Rhode Island has had a super-majority Democratic legislature for eight decades. The result? A culture of cronyism, taxation, and regulatory burdens. Like his Left Coast counterpart, GOP-Indie-Dem Governor Lincoln Chafee has turned Rhode Island into a sanctuary state of progressive secularism: no more eVerify for employers, HealthSourceRI (which is going bankrupt). No matter how a state leans, however, money cannot materialize from nothing. Necessary pension reforms put the Ocean State on the map, and the reform, Democratic gubernatorial candidate Gina Raimondo, has the twin challenges of running against Wall Street and the Labor Unions.

Enter Republican Mayor Allan Fung.  He balanced budgets, enacted pension reforms, supported businesses in Cranston. He opposes driver’s licenses for illegal immigrants, will reinstate eVerify, and he opposes taxpayer payback for 38 Studios. Fung is running neck-and-neck with Dem Gina in a five-to-one Democratic cesspool.

Then there’s Massachusetts, or Marxachussetts for its defining cultural relativism, or Taxachusetts for the take-and-take-some-more Beacon Hill legislature. Critics have lost count of the number of Mass Dems arrested, indicted, convicted, then reinstated in the media or the Boston political machine. In this deep blue state, a Republican state senator became a US Senator, and the 2014 GOP Gubernatorial candidate, Charlie Baker, is polling within the margins of error. Of course, he is running to the left of President Obama on social issues, but  by his word he opposes illegal immigration. Will the Mass GOP take back the Corner Office? Will the fallout over RomneyCare and then Massachusetts’ Obamacare add-on beef up GOP numbers in Beacon Hill, too?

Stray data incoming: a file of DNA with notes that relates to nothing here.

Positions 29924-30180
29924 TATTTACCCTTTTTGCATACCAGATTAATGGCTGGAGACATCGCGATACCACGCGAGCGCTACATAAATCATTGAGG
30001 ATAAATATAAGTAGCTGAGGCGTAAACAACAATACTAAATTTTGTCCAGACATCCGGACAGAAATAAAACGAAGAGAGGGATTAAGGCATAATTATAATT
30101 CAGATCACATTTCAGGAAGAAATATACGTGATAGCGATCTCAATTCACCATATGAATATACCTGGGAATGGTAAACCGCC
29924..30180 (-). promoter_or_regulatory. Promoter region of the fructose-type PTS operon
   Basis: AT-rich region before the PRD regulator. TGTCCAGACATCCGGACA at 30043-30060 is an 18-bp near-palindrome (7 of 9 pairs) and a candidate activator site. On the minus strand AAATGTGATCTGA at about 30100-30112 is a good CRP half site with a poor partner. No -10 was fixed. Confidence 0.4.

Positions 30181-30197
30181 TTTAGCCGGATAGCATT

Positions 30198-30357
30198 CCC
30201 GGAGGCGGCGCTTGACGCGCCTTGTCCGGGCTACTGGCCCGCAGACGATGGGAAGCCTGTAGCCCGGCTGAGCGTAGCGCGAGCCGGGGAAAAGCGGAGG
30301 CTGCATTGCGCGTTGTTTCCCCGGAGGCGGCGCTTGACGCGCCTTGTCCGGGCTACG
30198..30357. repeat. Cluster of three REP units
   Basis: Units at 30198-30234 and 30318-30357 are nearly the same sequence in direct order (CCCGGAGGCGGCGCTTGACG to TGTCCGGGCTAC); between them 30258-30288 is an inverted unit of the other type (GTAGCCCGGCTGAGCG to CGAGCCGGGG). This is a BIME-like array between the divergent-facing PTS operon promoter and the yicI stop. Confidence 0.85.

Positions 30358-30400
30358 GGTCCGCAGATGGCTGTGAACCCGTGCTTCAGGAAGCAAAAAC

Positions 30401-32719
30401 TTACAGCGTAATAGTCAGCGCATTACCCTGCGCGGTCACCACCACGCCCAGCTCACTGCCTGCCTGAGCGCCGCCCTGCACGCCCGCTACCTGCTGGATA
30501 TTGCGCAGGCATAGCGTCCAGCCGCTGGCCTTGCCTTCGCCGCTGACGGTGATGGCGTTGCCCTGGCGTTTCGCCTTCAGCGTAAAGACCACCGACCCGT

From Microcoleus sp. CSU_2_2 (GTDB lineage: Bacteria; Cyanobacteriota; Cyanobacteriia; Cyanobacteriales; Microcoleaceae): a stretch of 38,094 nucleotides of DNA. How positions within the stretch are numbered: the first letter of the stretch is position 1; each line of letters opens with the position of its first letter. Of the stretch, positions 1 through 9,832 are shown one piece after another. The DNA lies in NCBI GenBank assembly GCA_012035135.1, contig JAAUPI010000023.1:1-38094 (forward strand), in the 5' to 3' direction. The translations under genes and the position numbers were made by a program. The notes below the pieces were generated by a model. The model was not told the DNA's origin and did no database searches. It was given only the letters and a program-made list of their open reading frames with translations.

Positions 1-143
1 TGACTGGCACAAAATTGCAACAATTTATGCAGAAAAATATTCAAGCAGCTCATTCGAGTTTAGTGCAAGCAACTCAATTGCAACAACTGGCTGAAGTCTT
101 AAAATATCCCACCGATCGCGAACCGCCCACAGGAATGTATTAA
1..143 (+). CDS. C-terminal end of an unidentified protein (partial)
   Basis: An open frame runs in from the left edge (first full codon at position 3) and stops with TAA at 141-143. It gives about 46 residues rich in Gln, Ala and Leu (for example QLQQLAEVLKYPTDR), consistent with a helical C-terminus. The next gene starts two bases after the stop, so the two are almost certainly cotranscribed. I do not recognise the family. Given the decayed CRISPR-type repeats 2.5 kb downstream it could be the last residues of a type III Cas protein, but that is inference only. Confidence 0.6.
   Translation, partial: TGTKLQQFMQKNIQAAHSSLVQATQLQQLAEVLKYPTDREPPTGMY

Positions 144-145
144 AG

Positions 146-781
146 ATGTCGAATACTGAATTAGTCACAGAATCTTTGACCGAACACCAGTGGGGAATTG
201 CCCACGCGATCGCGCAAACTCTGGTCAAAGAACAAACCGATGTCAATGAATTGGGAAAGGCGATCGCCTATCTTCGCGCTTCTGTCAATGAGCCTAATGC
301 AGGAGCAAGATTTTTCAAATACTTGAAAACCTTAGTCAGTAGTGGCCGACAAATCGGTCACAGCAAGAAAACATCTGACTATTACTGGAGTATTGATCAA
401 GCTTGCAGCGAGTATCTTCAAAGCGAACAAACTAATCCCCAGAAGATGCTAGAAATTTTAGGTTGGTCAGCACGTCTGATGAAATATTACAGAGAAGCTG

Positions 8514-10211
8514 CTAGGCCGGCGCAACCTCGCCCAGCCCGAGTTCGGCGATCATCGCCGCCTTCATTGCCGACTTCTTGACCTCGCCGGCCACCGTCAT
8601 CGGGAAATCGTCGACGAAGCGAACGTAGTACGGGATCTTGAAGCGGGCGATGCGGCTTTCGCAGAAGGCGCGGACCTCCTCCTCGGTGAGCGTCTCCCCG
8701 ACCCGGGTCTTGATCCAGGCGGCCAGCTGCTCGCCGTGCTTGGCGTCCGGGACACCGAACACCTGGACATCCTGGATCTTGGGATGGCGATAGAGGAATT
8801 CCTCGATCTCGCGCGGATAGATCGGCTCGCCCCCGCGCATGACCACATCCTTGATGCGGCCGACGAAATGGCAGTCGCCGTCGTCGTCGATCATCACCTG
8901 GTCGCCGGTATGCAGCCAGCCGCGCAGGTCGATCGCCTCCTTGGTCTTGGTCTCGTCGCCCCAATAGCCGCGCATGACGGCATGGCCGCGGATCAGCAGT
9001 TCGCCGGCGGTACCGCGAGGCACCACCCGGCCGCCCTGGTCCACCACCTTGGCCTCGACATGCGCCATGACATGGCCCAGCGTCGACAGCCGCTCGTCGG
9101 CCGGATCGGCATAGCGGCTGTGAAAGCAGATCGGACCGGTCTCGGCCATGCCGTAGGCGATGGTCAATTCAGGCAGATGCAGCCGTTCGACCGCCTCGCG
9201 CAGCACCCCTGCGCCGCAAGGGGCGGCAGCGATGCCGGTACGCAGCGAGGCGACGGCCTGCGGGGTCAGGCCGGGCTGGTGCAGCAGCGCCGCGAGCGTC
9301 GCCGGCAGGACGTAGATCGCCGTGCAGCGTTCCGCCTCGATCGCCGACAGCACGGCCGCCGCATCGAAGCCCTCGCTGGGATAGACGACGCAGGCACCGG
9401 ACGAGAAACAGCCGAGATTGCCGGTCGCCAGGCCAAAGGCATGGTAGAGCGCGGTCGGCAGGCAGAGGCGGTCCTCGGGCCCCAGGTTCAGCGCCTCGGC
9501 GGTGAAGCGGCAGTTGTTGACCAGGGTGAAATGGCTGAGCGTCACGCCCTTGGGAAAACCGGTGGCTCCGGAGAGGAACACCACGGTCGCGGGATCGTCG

Then there’s Connecticut, where Governor Dannel Malloy expanded the regulatory burdens in his state as well, and then implemented a disconcerting gun registration program. This sweeping legislation felonized at least three hundred thousand gun owners, who in an act of civil disobedience refused to register anything. Malloy is losing by six points to a Republican challenger in this deep blue state.

While Republican governors in deep red states are facing a backlash for their sweeping reforms, Democratic leaders (and their party) are bracing for the same backlash. Could New England be going red for the first time since Reagan was President? If unrest continues over illegal immigration, and individual candidates ride the anti-Obama groundswell, New England Republicans may resurrect their presence and influence again.

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  • OnLooker

    is a great resistance to one party rule in many states. Especially when this rule leads to idiotic extremist political steps and purges (Brownback in Kansas), bad economic polocy (Deal in Georgia), erratic behavoir (Quinn in Illinois), ill-conceived gun control measures (Hickenlooper in Colorado) or political corruption (Massachusetts and Rhode Island). There are strong anti-incumbent feelings of “pox on both your houses”, which usually mostly fall on “ruling” (in corresponding states) parties. That’s mostly the reason that Republicans “suddenly” became competitive in Democratic-dominated New England.

    But in the last days (and i literally mean last, 3-4 weeks before election) of campaign there is, usually, another, counterwailing effect – the “coming home” of weak supporters of dominant party. And we see some signs of it too: Quinn took lead in most Illinois polls after losing all time since March to September, Malloy is ahead of Foley in last PPP poll, and Coakley is slightly ahead of Baker in the last one too…

    We shall see – which one prevails..